Evidence from Personality Disorder Research
Psychiatric research has made strong and compelling arguments for a general factor of personality pathology long before personality psychologists became aware of and started debating the GFP (see reviews by Bornstein, 1998; Tyrer, 2005). With respect to personality disorders (PD), the general factor identified in those measures has received different terms, including severity of PD, general personality dysfunction, or general personality pathology. Though these notions may differ in scope and content, they are largely overlapping and converge on the notion that the severity of (social) impairments related to PD is the defining feature. Hence, for the sake of simplicity we will hereinafter use the term General Factor of Personality pathology (GFPP). The GFPP has been extensively validated across two decades in phenotypic research on the structure of PD traits (Tyrer and Johnson, 1996; Deary et al., 1998; Seivewright et al., 2004; Hopwood et al., 2011a; Morey et al., 2011; Wright et al., 2012; Hengartner et al., 2014a; Kim et al., 2014; Bastiaansen et al., 2016). There is also evidence from behavioral genetic studies supporting the notion of the GFPP as a substantive and valid construct (Livesley et al., 1998; Kendler et al., 2008; Reichborn-Kjennerud, 2010). Consistent with the social effectiveness hypothesis of the GFP, it has been posited that the GFPP mainly captures social dysfunction and interpersonal problems (Hengartner et al., 2015; Tyrer et al., 2015). Indeed, a growing body of literature, including both cross-sectional epidemiologic community studies and prospective longitudinal clinical studies, has consistently demonstrated that the GFPP relates to social functioning deficits (Yang et al., 2010; Hopwood et al., 2011a; Hengartner et al., 2014b; Conway et al., 2016; Wright et al., 2016). Finally, recent advances in psychiatric nosology, based on both phenotypic and genetic research, now provide strong evidence for a general factor of psychopathology, coined the p factor, at the apex of the hierarchical structure of psychopathology (Lahey et al., 2011, 2012; Laceulle et al., 2015; Pettersson et al., 2016). The p factor extends the GFPP by accounting for covariance between all psychiatric syndromes, and not exclusively between PD traits. The p factor shows meaningful associations with normative personality traits consistent with their GFP loadings, i.e., positive associations with neuroticism (or negative affectivity) and negative associations with agreeableness and conscientiousness (or effortful control; Tackett et al., 2013; Caspi et al., 2014; Castellanos-Ryan et al., 2016; Hankin et al., 2017). Nevertheless, to the best of our knowledge, a direct test of the association between the GFP, the GFPP and the p factor has not been provided yet, though we note that the GFP has been related to a general health factor that contained general psychopathology (Figueredo et al., 2007; Figueredo and Rushton, 2009). A promising avenue for future research would hence be to directly test correlations between the GFP, the GFPP, and the p factor. By putting these pieces together, researchers may further advance our understanding of the pervasive impact of personality on human health and social functioning (Ozer and Benet-Martinez, 2006; Smith and MacKenzie, 2006; Hengartner, 2015).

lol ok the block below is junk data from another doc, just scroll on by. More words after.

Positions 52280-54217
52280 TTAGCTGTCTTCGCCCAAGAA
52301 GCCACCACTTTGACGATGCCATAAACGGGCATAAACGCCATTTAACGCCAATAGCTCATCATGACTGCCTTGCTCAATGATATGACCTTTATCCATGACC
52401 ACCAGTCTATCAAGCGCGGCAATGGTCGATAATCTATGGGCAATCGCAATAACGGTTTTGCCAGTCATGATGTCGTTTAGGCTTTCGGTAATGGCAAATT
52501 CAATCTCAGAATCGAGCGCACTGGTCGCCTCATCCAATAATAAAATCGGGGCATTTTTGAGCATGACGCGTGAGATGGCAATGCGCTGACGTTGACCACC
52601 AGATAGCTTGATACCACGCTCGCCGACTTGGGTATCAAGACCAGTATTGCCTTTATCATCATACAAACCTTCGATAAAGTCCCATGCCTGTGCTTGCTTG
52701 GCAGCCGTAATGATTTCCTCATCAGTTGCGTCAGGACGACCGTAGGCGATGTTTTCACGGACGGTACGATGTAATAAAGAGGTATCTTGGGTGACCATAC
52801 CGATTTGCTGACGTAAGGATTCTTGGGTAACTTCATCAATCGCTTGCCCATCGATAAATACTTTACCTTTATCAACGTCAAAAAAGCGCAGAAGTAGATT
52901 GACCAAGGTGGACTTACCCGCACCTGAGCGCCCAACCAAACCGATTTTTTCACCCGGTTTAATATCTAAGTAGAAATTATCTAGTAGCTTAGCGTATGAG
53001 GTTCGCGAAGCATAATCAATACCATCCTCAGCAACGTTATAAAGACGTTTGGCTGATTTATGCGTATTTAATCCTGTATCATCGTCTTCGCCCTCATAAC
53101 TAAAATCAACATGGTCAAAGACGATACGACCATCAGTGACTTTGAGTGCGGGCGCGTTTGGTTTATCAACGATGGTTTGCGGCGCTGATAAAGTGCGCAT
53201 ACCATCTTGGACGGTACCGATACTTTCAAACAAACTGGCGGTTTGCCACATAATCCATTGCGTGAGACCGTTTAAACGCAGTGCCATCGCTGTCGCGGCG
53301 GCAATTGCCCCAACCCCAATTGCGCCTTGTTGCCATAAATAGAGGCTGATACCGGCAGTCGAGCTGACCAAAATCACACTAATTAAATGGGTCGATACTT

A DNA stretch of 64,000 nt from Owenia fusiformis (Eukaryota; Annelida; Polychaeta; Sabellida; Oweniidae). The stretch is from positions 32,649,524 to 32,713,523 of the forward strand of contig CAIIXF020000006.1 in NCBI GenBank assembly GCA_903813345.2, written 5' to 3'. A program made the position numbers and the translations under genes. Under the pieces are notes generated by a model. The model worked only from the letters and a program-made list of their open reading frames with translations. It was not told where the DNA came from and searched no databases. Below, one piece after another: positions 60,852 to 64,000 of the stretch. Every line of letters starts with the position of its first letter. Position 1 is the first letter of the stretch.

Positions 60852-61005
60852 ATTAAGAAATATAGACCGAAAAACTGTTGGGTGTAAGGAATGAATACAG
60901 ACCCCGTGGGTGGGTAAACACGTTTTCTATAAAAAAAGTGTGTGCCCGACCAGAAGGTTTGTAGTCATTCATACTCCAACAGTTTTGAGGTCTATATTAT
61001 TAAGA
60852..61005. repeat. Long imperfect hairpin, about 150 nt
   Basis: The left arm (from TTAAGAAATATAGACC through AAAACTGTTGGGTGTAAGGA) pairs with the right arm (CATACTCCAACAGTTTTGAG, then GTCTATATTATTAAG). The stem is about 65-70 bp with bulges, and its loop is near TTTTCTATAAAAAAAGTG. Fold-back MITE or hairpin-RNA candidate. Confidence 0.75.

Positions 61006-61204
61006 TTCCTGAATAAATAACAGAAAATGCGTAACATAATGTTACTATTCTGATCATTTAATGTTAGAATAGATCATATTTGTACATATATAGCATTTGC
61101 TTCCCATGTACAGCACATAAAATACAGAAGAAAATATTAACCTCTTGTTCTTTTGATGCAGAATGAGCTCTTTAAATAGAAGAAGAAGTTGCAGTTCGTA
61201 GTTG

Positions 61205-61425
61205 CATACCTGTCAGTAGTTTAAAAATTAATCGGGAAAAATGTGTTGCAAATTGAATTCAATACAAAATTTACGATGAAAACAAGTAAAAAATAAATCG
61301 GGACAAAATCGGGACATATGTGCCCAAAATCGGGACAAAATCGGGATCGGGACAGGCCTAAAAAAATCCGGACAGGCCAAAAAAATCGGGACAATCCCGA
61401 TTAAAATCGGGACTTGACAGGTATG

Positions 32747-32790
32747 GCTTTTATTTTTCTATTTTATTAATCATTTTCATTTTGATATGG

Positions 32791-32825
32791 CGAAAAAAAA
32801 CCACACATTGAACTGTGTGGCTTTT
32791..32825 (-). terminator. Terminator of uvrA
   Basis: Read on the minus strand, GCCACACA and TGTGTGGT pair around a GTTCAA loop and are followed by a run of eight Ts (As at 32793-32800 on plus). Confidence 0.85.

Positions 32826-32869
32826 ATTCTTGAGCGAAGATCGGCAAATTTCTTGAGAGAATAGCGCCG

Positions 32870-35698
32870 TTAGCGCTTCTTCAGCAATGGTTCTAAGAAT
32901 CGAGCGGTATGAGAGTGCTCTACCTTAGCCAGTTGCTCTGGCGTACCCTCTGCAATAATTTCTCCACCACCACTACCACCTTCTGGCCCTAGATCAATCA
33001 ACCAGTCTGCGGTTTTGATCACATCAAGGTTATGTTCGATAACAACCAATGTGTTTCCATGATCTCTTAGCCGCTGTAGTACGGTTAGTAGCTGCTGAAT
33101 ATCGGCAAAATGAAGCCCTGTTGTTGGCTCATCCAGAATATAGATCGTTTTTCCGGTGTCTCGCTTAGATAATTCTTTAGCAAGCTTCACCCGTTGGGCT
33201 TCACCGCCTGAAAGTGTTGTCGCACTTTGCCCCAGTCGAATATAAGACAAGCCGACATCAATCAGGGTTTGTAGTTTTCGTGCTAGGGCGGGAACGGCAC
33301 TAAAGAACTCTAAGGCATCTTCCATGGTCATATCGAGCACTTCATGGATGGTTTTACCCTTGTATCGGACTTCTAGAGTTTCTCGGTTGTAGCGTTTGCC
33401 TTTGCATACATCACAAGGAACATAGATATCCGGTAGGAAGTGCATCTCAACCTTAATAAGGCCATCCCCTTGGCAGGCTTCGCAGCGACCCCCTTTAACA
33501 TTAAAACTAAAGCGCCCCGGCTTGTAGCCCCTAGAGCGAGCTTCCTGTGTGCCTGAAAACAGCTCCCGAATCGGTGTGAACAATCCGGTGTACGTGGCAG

Evidence from Animal Personality